For much of human history the concept of intellectual property did not exist however due to the wide spread progress and extension of international trade need for protection of intellectual property is felt and this led to the “ Paris Convention for protection of industrial property” followed by Berne Convention and which led to the establishment of World Intellectual Property Organisation.
India must seriously examine its Intellectual Property Rights (IPR) position and see how best TRIPS (Trade Related Intellectual Property Rights) can be interpreted, as IPR laws are national laws. India should cull the best points from various laws to suit her future needs.
Protection of intellectual property are investments based on acquired knowledge, thought and effort by one or multiple individuals on behalf of themselves, the business they work for when the property is created, and a financial investment. Each of these – acquired knowledge, thought, physical effort, financial investment – have a value that can be attached as it relates the usefulness or importance of the resulting product. That value will have a level of importance to the individual(s) creating the product and if applicable, the investor providing the funds in support of the creation.
“Carratu International estimates that the global counterfeit market, which already accounts for 9% of world trade, will double in size over the next
An Introduction to the Law and Economics of Intellectual Property Author(s): Stanley M. Besen and Leo J. Raskind Reviewed work(s): Source: The Journal of Economic Perspectives, Vol. 5, No. 1 (Winter, 1991), pp. 3-27 Published by: American Economic Association Stable URL: http://www.jstor.org/stable/1942699 . Accessed: 24/11/2011 08:39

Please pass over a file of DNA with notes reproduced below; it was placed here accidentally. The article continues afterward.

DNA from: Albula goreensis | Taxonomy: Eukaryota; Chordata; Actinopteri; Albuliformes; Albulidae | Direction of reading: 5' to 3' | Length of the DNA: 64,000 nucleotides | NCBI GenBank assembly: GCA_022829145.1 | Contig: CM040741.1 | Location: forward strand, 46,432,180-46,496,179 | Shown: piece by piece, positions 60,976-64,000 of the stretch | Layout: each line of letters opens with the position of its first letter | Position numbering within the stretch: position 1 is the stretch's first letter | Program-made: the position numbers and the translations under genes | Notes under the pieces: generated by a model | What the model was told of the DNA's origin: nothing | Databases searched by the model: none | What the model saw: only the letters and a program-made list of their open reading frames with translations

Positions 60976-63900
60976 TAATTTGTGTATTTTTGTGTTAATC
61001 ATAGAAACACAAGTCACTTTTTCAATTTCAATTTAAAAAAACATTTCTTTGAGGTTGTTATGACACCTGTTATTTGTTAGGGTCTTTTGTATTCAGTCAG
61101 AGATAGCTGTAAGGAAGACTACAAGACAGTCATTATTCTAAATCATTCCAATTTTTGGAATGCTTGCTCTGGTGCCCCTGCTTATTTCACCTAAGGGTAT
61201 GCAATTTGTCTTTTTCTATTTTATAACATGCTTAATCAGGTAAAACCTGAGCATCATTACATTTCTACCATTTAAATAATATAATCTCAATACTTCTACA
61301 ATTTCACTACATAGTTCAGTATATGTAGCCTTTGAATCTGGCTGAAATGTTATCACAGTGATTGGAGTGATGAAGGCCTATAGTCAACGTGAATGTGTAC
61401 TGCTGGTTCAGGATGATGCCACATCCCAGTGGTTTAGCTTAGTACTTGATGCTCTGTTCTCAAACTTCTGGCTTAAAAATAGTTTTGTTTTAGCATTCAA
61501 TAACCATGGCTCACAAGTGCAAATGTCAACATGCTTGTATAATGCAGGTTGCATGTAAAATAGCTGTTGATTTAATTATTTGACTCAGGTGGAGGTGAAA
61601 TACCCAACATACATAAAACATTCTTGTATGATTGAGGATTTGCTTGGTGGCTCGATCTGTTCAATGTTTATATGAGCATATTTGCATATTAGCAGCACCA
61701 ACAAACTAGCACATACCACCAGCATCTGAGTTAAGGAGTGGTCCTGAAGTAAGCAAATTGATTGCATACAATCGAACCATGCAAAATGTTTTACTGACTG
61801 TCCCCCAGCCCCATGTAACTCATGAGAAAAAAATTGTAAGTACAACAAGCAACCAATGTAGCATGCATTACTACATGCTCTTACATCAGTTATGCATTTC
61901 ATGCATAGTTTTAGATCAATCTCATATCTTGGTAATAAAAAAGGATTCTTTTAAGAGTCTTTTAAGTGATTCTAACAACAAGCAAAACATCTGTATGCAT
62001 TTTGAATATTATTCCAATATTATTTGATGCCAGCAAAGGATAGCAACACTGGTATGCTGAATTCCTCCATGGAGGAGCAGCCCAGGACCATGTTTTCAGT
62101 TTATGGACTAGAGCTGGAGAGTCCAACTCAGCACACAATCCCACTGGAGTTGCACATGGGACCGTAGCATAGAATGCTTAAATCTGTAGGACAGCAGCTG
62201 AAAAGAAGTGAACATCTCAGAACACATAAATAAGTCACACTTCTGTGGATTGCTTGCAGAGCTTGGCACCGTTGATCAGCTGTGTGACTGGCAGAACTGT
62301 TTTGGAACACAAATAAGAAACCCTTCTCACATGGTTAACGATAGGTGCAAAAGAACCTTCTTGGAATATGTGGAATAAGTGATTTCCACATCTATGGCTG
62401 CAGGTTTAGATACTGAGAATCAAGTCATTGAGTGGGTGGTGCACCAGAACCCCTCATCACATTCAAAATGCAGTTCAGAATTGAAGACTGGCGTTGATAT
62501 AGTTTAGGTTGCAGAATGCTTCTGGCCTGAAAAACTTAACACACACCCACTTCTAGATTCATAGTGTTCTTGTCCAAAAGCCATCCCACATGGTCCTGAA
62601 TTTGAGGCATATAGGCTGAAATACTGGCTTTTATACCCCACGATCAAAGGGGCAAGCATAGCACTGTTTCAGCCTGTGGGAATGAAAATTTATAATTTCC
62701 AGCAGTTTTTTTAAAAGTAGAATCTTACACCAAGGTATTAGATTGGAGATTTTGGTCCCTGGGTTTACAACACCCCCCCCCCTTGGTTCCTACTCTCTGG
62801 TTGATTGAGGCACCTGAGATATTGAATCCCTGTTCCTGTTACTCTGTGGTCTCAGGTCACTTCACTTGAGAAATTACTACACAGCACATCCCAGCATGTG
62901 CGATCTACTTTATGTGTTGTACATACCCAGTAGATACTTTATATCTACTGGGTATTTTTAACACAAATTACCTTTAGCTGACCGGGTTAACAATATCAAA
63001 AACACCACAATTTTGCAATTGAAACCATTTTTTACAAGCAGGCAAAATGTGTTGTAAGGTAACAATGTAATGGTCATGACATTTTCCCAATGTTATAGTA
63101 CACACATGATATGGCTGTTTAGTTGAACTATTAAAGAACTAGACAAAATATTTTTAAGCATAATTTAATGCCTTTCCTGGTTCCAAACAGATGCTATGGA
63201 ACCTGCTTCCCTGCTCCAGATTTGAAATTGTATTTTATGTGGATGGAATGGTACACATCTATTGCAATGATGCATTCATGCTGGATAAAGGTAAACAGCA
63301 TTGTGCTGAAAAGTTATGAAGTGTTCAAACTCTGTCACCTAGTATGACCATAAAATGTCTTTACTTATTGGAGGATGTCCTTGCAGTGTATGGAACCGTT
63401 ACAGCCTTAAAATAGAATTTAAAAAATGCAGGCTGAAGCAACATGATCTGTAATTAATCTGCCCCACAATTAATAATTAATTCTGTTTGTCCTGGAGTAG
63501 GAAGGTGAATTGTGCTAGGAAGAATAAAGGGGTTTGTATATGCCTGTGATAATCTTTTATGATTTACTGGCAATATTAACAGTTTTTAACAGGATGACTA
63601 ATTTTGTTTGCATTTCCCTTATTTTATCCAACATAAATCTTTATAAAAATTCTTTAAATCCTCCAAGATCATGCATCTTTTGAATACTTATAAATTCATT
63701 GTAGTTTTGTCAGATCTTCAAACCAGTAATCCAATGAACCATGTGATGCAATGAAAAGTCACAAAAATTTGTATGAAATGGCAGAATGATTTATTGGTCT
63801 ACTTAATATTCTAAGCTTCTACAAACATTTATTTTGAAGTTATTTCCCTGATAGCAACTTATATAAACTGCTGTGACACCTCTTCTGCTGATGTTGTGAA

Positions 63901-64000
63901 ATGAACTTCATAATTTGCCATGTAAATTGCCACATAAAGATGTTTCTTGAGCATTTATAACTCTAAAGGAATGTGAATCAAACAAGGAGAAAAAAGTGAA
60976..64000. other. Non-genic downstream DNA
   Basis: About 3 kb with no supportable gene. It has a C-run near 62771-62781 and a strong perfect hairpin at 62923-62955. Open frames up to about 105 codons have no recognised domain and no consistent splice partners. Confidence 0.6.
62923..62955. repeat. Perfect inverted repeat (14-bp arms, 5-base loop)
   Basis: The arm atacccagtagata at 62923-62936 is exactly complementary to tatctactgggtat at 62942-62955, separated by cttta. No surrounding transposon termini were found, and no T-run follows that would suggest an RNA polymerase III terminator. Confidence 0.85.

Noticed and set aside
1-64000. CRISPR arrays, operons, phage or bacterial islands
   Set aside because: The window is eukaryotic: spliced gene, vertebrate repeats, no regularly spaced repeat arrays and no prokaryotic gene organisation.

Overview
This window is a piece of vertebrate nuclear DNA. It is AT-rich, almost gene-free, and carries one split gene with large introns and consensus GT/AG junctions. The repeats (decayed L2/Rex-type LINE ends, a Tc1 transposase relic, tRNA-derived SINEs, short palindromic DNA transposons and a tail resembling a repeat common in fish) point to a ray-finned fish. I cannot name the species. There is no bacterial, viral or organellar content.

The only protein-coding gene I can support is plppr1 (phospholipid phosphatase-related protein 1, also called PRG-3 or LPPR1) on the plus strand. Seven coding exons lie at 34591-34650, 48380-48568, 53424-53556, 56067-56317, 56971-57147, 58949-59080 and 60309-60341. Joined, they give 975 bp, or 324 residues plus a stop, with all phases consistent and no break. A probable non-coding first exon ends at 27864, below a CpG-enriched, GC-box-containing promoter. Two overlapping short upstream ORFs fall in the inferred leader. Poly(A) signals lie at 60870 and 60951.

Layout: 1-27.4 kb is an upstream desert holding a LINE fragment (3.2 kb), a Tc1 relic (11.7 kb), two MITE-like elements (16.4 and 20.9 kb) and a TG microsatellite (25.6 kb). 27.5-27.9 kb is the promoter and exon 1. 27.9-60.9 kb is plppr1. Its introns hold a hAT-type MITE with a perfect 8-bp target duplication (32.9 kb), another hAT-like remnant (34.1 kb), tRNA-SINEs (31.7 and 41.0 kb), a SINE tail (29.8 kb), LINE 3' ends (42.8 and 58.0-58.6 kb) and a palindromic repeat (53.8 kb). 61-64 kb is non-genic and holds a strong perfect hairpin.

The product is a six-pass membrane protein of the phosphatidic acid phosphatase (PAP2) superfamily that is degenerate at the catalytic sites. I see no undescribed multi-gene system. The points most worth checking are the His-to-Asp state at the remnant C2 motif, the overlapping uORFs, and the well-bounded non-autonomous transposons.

Before college, when I heard about lawyers I only ever thought of one thing, the bar exam, and how awful it must be to prepare and take such a test. Now, moving steadily through the senior year of my undergraduate degree, my aspirations are quite different than what they were before college. With my changing goals, being a lawyer is now a profession that I wish to be a part of in the not too distant future. Specifically, I am aspiring to work in Intellectual Property Law. This form of law deals with protecting tangible and intangible creations of clients. These tangible and intangible creations range from inventions to symbols and often require being an expert in specific fields, such as industries, the arts, or science (Wilson, 2016).
Intellectual property is a broad term that is used to refer to the rights that the owner of an invention or an artwork enjoys. An example of intellectual property law is the Trade Related Aspect of Intellectual Property Rights (TRIPs), which gives individual rights such as patent, designs, and trademark. Intellectual property is contained in the Article 2(viii) of the convention, which led the establishment of the World Intellectual Property Organization (WIPO). Literary works, inventions, discoveries, trademarks, and industrial designs are among the rights that are provided in WIPO. Intellectual property in Australia has a strong judicial support.
Jain, S. C., & Bird, R. (2008). The Global Challenge of Intellectual Property Rights. Cheltenham, UK: Edward Elgar.
Everywhere we look there is intellectual property. Intellectual property relates to intangible property such as patents, trademarks, copyrights, and trade secrets” (USLegal, n.d.). With all of the intellectual property readily available, online and in print there is no wonder that we as a society have an issue with safe guarding our own intellectual property. In order to protect our intellectual property there have been many laws and or rules established to govern how we handle and safeguard this type of property. These laws are found at both state and federal levels and are different between states. In a similar fashion, laws vary between countries as well.